Fishing etiquette comes under scrutiny here. Our popular pleasure fishing blogger Colin Mitchell's latest sessions have been marred by moaning matchmen in the day and inconsiderate nightime antics...
DON’T you just hate it when you turn up to your chosen venue and there’s a match in progress or someone is fishing the spot you fancied trying?
I usually get round the match situation by checking club books’ diary dates – and the second problem is overcome if I can get out fishing when not many people are about.
With the sun shining and kids off school it was obvious that finding a spot would be a bit more difficult than normal.
But having checked the relevant club book for matches it was a bit annoying to find a fixture on some pegs on my chosen venue.
Never mind there was still plenty of room and in an area where I fancied having a dabble. I could see the first two pegs of the match but they were well away to be no bother to my sport.
Well, that’s what I thought. It wasn’t my fishing they affected but my concentration as I just had to laugh at some of the antics in the competition!
Rows over pegs, rows over fishing times
Now an organised match should be just that. But after the draw half the competitors were having a ruck about who had drawn the star peg.
What? The numbers went into a bag, they drew and the guy got his flyer. Someone had to get it! I got the impression he wasn’t the most popular clubman…
Anyway, that sorted they started to tackle up. A few were then walking the banks. But the bloke opposite me, on the end peg, started to feed!
Hang on! The whistle, shout off or whatever hadn’t happened. As it was around 9.45am I guessed the start was 15 minutes away.
Having potted in two big helpings of feed he sat back for a few minutes and then started to fish.
Sure enough just under 15 minutes later the all-in was called and the guy next to the early starter passed on the message.
Mr Start Early replied with ‘that’s ok I started at 10am’. Err, no you didn’t, not according to the official starter.
Then started the exchange of words about finish and end times.
‘What time we fishing?’ Ten to three was the reply.
‘That’s a daft time.’ No it’s not, it’s what we agreed.
‘But why ten to three?’ That’s what we always fish.
‘But ten to…?’ This continued for some time…
Err, just to clarify, he meant 10am to 3pm not 10am to 2.50pm (as in ten-to-three)
Moans, moans, moans
The Mr Start Early decided to finish early. He couldn’t catch and started to moan, then went walkabout leaving me with less entertainment.
At the next peg was Mr All-the-gear-no-idea. Well he had some idea but there were still a lot of questions about his attitude, feeding, where he was fishing…and why have a roller if you ship back with your pole in the sky and place the pole down later? Crazy!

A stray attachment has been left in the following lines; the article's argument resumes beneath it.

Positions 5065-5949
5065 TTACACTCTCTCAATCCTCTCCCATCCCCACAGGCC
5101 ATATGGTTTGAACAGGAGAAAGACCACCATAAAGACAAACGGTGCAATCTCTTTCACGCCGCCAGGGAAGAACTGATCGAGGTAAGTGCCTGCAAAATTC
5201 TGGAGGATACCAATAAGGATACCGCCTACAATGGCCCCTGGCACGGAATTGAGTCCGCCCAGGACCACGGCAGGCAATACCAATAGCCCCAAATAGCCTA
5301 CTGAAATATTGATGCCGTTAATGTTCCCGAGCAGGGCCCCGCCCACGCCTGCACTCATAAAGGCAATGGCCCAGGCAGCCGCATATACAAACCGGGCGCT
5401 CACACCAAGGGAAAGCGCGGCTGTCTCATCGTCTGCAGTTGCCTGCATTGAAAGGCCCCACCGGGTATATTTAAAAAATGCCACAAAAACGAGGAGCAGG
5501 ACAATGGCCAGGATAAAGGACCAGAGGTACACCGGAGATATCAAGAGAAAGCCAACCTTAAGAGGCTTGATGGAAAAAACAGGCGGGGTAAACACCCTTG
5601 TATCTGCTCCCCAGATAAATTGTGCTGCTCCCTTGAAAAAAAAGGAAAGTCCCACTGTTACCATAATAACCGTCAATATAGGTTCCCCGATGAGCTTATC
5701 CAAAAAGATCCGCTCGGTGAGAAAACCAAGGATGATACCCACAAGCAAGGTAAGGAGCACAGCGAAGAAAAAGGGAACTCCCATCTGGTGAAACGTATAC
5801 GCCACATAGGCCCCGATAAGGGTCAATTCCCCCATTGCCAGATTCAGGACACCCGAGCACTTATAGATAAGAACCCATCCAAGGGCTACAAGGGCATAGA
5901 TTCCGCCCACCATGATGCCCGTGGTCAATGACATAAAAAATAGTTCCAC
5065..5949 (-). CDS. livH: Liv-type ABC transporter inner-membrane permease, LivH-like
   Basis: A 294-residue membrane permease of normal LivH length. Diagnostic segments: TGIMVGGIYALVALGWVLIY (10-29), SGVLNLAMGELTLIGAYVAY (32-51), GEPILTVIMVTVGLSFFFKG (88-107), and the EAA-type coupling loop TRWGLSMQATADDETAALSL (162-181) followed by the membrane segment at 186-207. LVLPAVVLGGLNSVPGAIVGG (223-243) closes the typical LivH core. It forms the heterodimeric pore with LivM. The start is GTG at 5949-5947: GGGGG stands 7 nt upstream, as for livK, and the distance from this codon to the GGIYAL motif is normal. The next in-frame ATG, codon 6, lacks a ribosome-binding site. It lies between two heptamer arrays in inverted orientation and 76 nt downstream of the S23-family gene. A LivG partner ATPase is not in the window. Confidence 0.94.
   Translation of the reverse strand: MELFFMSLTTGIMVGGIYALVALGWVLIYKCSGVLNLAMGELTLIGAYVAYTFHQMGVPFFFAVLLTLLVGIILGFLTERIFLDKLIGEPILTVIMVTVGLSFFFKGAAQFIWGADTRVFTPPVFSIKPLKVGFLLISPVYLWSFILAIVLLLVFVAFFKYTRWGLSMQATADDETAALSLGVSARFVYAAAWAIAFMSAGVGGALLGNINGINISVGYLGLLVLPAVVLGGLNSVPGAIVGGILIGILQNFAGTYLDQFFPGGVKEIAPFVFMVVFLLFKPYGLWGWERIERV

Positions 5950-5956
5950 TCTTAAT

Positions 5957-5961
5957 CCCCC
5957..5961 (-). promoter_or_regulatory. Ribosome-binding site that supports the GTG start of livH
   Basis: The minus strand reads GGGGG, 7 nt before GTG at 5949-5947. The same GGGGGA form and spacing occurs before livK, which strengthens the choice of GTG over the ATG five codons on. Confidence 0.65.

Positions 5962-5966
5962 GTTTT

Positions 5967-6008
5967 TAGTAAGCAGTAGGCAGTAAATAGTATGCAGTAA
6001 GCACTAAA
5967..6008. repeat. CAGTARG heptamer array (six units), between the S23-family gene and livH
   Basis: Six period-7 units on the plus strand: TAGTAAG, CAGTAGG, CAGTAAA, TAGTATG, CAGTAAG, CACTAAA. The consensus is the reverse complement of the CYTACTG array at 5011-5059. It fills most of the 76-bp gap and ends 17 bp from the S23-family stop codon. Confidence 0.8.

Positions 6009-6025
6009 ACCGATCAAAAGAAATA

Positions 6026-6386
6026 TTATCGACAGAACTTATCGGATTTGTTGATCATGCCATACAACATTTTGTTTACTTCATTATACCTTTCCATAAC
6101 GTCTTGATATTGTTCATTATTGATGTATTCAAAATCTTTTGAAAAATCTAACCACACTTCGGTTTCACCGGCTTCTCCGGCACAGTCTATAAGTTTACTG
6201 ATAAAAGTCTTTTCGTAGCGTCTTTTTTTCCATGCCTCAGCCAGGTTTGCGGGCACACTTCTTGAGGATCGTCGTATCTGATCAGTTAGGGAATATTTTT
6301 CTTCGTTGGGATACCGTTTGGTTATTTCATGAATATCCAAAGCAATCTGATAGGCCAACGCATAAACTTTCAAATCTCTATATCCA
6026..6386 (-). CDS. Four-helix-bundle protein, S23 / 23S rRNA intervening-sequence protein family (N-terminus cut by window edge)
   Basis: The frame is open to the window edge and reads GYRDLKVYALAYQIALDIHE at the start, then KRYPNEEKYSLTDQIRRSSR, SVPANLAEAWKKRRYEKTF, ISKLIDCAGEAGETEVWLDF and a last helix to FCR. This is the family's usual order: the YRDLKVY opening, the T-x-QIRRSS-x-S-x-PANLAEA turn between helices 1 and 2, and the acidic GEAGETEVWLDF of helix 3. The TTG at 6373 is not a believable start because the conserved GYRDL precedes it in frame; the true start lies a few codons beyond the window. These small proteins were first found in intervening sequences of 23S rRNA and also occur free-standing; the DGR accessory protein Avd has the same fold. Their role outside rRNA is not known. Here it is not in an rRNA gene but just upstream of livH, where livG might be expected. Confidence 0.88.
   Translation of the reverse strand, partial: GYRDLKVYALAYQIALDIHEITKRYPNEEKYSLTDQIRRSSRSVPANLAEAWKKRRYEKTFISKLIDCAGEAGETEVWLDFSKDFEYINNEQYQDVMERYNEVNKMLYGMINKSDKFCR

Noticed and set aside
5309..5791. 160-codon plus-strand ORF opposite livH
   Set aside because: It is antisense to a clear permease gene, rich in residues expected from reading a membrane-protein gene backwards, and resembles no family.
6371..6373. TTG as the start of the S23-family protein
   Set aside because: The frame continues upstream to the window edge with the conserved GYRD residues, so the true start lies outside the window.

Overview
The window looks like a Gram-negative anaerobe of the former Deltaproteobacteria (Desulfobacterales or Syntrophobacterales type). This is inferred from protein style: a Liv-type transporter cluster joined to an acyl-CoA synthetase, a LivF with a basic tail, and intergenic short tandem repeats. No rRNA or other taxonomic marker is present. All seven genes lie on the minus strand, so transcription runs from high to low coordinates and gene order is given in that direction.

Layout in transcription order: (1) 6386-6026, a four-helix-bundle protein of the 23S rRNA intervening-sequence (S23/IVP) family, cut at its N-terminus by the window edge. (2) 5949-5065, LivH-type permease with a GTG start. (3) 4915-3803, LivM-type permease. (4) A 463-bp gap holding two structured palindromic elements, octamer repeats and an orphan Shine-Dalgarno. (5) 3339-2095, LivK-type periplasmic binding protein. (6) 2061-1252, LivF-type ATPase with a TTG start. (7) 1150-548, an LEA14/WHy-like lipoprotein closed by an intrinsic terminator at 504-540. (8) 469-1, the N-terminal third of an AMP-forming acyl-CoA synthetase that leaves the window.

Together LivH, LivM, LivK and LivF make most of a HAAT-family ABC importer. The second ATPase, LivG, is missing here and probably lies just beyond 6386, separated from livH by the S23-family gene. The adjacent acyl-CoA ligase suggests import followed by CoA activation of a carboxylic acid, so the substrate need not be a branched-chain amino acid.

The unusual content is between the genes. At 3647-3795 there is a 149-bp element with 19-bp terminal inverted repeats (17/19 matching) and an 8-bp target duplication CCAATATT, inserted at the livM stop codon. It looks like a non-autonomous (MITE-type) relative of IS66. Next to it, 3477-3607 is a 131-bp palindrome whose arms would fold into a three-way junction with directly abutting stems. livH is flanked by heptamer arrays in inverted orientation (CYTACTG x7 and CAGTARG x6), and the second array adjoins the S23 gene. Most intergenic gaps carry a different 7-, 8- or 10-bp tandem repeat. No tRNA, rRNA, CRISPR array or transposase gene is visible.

I won’t go into the rest of the banter about holiday complaints, rubbish cars, sandwiches not up to scratch, problem children etc.
Or the regular appearances from other cast members in this angling soap opera discussing wives who didn’t understand and partners who had disappeared without saying goodbye…
Meat was the missing link
Despite all of the above I was able to get my head down and catch a few fish.
When the bailiff came round and had a chat – before he went fishing – he did what any normal angler would do and ask what I had caught, how and on what bait.
Having experimented a bit I’d found the fish along the bank, just out from the nearside shelf and there was no doubt that of all the baits I had offered meat was No.1.
‘I’ve only seen one angler other than you using meat and he’s not really trying the same area,’ said the bailiff.
And evidently he’d not seen meat on the bait trays or had it mentioned in the chats he’d had with the anglers in the match.
Now that is where they really had gone wrong. It’s a bait that has been on the up on this venue in recent weeks.
It certainly caught me plenty of nice bream on the day, along with a few tench and two nice crucians.
Headlights and alarms disturbed my night
Anyway, Music Mike and I decided the conditions were right for our first catfish expedition of the year, an overnighter for some peace and quiet.
I’ll keep it short as you can guess what happened…one group on the lake must have thought they were in training to put up Blackpool illuminations!
You don’t need a multi LED headlight…one small one will do, used carefully and not shone into the eyes of various anglers scattered around the lake!
And you can switch off lights when not in use…this also saves batteries!
Some anglers had lights to adjust to red, which is a smart move as you then don’t lose the ‘night vision’ you get when your eyes adjust to the dark.
Although to be fair, no matter what colour lights you use you should be able to wake up when your alarm rips off and continues to yell out to you for around three minutes. That guy either missed a bite or lost his rod…
Which brings us nicely to the sound of alarms. Every angler on the lake does not need to hear yours going off!
Mine were turned to the lowest setting, a virtually click, which signalled two nice common carp and four kittens.
I did lose a big catfish near the bank, my own fault for trying to exert too much pressure with more powerful rods I’d just bought and was trying for the first time.
There’s always next time…
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